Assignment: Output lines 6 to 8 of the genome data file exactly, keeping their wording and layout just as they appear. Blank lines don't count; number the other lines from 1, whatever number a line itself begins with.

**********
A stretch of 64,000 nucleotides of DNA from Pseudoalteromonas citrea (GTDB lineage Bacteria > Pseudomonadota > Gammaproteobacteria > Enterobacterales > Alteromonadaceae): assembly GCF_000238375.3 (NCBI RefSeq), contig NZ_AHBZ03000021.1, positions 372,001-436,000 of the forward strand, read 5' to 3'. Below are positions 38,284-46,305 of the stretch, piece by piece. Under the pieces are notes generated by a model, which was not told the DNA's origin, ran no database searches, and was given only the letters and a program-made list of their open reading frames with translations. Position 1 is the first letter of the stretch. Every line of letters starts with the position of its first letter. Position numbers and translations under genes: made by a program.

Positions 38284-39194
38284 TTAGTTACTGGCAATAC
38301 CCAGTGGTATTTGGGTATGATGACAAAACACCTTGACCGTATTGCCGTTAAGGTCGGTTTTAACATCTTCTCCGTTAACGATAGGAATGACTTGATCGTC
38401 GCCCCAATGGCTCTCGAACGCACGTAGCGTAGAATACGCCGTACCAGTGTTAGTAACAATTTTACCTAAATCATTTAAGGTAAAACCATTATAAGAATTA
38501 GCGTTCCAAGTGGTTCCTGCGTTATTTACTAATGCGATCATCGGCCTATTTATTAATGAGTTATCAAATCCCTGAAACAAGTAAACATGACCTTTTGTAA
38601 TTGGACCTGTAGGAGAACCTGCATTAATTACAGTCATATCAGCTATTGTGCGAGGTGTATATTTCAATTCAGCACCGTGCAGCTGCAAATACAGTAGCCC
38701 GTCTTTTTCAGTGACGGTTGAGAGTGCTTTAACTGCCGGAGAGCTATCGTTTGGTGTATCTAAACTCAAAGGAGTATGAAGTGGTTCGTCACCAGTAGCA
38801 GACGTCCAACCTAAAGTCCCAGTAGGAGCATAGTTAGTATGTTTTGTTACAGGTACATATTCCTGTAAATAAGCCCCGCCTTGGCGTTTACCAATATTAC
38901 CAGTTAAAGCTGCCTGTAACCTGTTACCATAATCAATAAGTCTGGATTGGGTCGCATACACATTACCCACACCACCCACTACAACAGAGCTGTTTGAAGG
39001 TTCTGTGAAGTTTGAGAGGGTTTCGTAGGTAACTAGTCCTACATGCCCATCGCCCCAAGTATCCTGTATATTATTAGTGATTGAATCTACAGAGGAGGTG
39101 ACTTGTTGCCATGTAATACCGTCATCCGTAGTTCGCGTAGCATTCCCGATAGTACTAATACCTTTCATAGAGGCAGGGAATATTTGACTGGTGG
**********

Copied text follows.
38501 GCGTTCCAAGTGGTTCCTGCGTTATTTACTAATGCGATCATCGGCCTATTTATTAATGAGTTATCAAATCCCTGAAACAAGTAAACATGACCTTTTGTAA
38601 TTGGACCTGTAGGAGAACCTGCATTAATTACAGTCATATCAGCTATTGTGCGAGGTGTATATTTCAATTCAGCACCGTGCAGCTGCAAATACAGTAGCCC
38701 GTCTTTTTCAGTGACGGTTGAGAGTGCTTTAACTGCCGGAGAGCTATCGTTTGGTGTATCTAAACTCAAAGGAGTATGAAGTGGTTCGTCACCAGTAGCA